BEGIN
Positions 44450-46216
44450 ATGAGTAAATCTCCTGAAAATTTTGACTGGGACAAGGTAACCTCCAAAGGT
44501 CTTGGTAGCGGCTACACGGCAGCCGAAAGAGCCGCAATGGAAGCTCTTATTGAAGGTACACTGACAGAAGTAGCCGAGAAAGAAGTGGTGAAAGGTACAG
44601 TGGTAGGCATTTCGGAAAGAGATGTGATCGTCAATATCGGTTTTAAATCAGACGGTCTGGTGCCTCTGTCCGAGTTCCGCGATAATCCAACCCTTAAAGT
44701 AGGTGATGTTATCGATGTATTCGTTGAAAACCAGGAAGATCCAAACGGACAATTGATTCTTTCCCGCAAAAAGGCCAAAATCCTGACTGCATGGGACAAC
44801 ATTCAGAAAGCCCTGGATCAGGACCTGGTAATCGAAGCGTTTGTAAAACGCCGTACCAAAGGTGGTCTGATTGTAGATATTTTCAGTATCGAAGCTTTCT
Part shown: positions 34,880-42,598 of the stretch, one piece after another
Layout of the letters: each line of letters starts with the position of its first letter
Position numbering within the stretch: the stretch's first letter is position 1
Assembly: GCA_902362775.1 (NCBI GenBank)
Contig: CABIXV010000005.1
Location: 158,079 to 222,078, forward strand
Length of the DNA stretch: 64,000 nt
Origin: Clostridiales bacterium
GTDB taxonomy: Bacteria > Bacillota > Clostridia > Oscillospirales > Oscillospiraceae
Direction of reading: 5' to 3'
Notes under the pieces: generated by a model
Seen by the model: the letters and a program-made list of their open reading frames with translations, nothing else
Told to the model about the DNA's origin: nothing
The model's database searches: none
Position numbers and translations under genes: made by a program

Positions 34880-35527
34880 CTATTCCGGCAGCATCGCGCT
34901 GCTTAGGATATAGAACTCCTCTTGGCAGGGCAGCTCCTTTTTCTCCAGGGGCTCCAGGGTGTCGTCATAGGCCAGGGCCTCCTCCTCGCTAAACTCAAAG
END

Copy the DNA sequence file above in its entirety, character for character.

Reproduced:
Positions 44450-46216
44450 ATGAGTAAATCTCCTGAAAATTTTGACTGGGACAAGGTAACCTCCAAAGGT
44501 CTTGGTAGCGGCTACACGGCAGCCGAAAGAGCCGCAATGGAAGCTCTTATTGAAGGTACACTGACAGAAGTAGCCGAGAAAGAAGTGGTGAAAGGTACAG
44601 TGGTAGGCATTTCGGAAAGAGATGTGATCGTCAATATCGGTTTTAAATCAGACGGTCTGGTGCCTCTGTCCGAGTTCCGCGATAATCCAACCCTTAAAGT
44701 AGGTGATGTTATCGATGTATTCGTTGAAAACCAGGAAGATCCAAACGGACAATTGATTCTTTCCCGCAAAAAGGCCAAAATCCTGACTGCATGGGACAAC
44801 ATTCAGAAAGCCCTGGATCAGGACCTGGTAATCGAAGCGTTTGTAAAACGCCGTACCAAAGGTGGTCTGATTGTAGATATTTTCAGTATCGAAGCTTTCT
Part shown: positions 34,880-42,598 of the stretch, one piece after another
Layout of the letters: each line of letters starts with the position of its first letter
Position numbering within the stretch: the stretch's first letter is position 1
Assembly: GCA_902362775.1 (NCBI GenBank)
Contig: CABIXV010000005.1
Location: 158,079 to 222,078, forward strand
Length of the DNA stretch: 64,000 nt
Origin: Clostridiales bacterium
GTDB taxonomy: Bacteria > Bacillota > Clostridia > Oscillospirales > Oscillospiraceae
Direction of reading: 5' to 3'
Notes under the pieces: generated by a model
Seen by the model: the letters and a program-made list of their open reading frames with translations, nothing else
Told to the model about the DNA's origin: nothing
The model's database searches: none
Position numbers and translations under genes: made by a program

Positions 34880-35527
34880 CTATTCCGGCAGCATCGCGCT
34901 GCTTAGGATATAGAACTCCTCTTGGCAGGGCAGCTCCTTTTTCTCCAGGGGCTCCAGGGTGTCGTCATAGGCCAGGGCCTCCTCCTCGCTAAACTCAAAG